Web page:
542 F2d 490 United States v. F J

542 F.2d 490

76-2 USTC P 9705

UNITED STATES of America, Appellee,
Jack F. DiBENEDETTO and Phillip J. Forte, Appellants.

No. 76-1305.

United States Court of Appeals,
Eighth Circuit.

Submitted Sept. 12, 1976.
Decided Oct. 7, 1976.

A. Glenn Sowders, Jr., Kansas City, Mo., argued and on brief, for appellants.

David B. B. Helfrey (argued), Burt C. Hurn, U. S. Atty., Kansas City, Mo., on brief, for appellee.

Before VAN OOSTERHOUT, Senior Circuit Judge, and BRIGHT and WEBSTER, Circuit Judges.

VAN OOSTERHOUT, Senior Circuit Judge.


Defendants were jointly tried and convicted on a multiple count indictment charging violations of 26 U.S.C. §§ 7206(1) and 7201. Defendant DiBenedetto appeals from his conviction by a jury on Counts I and VII of the indictment charging knowingly filing false corporate income tax returns, in violation of 26 U.S.C. § 7206(1), and on Counts II, V, and VIII charging knowingly and willfully filing false and fraudulent individual income tax returns, in violation of § 7201, and the resulting sentence. Defendant Forte appeals from his conviction on Counts III, VI and IX of the same indictment, charging § 7201 violations, and on Count IV, charging § 7206(1) violation, and the resulting sentence.


Defendants DiBenedetto and Forte were equal owners of Motel Capri, Inc., a Sub-Chapter S corporation, which did not directly pay income tax but filed required information returns. The individual owners were required to report and account for the income filed in the corporate information returns. Both the corporation and the individuals operated upon a cash income basis. The corporation was engaged in the business of operating a motel, lounge and restaurant. The § 7206(1) charges are based on defendants' filing false and fraudulent corporate returns. The § 7201 charges are based on defendants' intentionally, knowingly and willfully filing false individual tax returns with intent to evade income tax. The years involved are 1970, 1971 and 1972.


Internal Revenue Agent Paulsen testified and demonstrated that the corporation had underreported taxable income in 1970 by $16,443.52, which consisted of $15,786.59 in unreported Mastercharge and Bankamericard receipts, and $2,205.75 in Missouri Sales Tax deducted in excess of the amount paid to the State of Missouri. For the year 1971, he determined that the corporation had underreported income by $15,611.91, which consisted of $14,170.59 in unreported Mastercharge and Bankamericard receipts, and $2,552.75 in Missouri Sales Tax deducted as an expense in excess of the amount paid to the State of Missouri. For 1972, he determined the corporation underreported its income by $28,828.76, which consisted of $28,049.57 in unreported Mastercharge and Bankamericard receipts, and $3,213.57 in Missouri Sales Tax expense deducted in excess of the amount paid to the State of Missouri. The unreported income for each of the years was calculated after allowing some minor deductions. He further testified that one-half of such unreported income for each year was attributable to each defendant for each of the years involved, and that defendants, by failing to include such income in their individual returns, substantially understated their liability for income tax for each of the years involved. Defendants have not disputed such computations and have, subsequently to the audit, filed amended returns and paid taxes due on the amounts determined due by the audit.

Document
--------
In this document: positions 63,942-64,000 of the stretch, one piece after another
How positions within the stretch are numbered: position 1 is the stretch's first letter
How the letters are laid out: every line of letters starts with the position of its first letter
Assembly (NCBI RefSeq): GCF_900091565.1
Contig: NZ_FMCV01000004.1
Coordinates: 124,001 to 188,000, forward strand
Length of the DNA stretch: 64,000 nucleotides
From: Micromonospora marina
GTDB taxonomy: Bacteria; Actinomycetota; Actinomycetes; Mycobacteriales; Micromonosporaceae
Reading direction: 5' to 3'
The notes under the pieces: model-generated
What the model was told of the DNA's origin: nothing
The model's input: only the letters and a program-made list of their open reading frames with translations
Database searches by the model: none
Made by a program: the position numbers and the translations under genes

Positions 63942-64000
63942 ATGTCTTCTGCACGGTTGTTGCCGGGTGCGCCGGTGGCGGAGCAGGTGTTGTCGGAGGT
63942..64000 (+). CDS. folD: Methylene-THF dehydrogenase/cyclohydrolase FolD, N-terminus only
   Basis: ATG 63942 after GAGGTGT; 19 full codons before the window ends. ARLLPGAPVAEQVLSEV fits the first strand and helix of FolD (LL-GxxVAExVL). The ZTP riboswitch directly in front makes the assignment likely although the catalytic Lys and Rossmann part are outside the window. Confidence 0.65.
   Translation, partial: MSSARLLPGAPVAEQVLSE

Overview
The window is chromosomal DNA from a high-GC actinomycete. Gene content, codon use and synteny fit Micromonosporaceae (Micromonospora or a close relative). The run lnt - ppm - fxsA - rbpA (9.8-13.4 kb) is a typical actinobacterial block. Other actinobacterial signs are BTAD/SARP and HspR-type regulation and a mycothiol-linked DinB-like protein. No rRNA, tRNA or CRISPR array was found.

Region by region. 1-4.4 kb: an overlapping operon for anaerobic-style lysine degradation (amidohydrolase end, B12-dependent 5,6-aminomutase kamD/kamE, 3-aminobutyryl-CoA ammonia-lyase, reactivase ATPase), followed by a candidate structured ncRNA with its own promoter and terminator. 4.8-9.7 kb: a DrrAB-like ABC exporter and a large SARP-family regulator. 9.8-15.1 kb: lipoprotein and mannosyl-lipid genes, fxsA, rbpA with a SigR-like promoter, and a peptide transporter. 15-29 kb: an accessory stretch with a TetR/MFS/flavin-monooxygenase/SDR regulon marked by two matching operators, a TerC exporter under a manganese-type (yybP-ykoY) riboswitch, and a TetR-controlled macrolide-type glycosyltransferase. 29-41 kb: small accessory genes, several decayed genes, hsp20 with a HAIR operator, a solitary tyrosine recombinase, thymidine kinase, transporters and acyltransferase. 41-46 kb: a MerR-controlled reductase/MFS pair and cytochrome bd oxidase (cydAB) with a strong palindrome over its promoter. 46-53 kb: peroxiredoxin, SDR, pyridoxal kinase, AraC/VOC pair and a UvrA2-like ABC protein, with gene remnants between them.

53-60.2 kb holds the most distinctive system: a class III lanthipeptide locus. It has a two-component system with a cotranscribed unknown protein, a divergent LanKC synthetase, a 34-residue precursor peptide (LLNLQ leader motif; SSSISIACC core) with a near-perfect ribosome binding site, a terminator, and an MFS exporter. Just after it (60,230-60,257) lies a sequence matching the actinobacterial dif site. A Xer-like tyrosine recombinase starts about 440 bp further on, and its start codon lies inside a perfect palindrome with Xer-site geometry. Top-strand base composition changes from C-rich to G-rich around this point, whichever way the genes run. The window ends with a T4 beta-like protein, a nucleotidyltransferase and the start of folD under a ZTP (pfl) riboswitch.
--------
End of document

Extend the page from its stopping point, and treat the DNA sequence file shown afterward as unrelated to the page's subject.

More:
Points relied upon for reversal are:


I. The court erred in denying their motion for acquittal made at the close of all the evidence because the Government failed to prove the defendants willfully and knowingly violated the statutes they are charged with violating.


II. The court committed plain error and prejudicial error in its materiality instruction.


We affirm the convictions for the reasons hereinafter set out.



As heretofore stated, defendants do not challenge the fact that the corporate income and consequently the individual income derived from the corporation were substantially understated as claimed and established by the Government. Their defense is based on their contention that the understatements were inadvertent and were the result of errors by their bookkeepers. They contend they had no knowledge the returns were false and that the Government has failed to establish that they had a specific intent to defraud or that their actions were willful.


The Government properly concedes that in prosecutions under §§ 7201 and 7206(1) here involved the burden is upon the Government to establish beyond a reasonable doubt that the defendants acted willfully with the specific intention to violate the criminal statutes under which they were indicted, and that such willfulness and intent is not established by the mere understatement of income.


Willfulness in a criminal tax case may be established by a consistent pattern of not reporting large amounts of income. Sansone v. United States,334 F.2d 287, 292-93 (8th Cir. 1964), aff'd, 380 U.S. 343, 85 S.Ct. 1004, 13 L.Ed.2d 882 (1965); United States v. Rischard, 471 F.2d 105, 107 (8th Cir. 1973); Blackwell v. United States, 244 F.2d 423, 429 (8th Cir. 1957).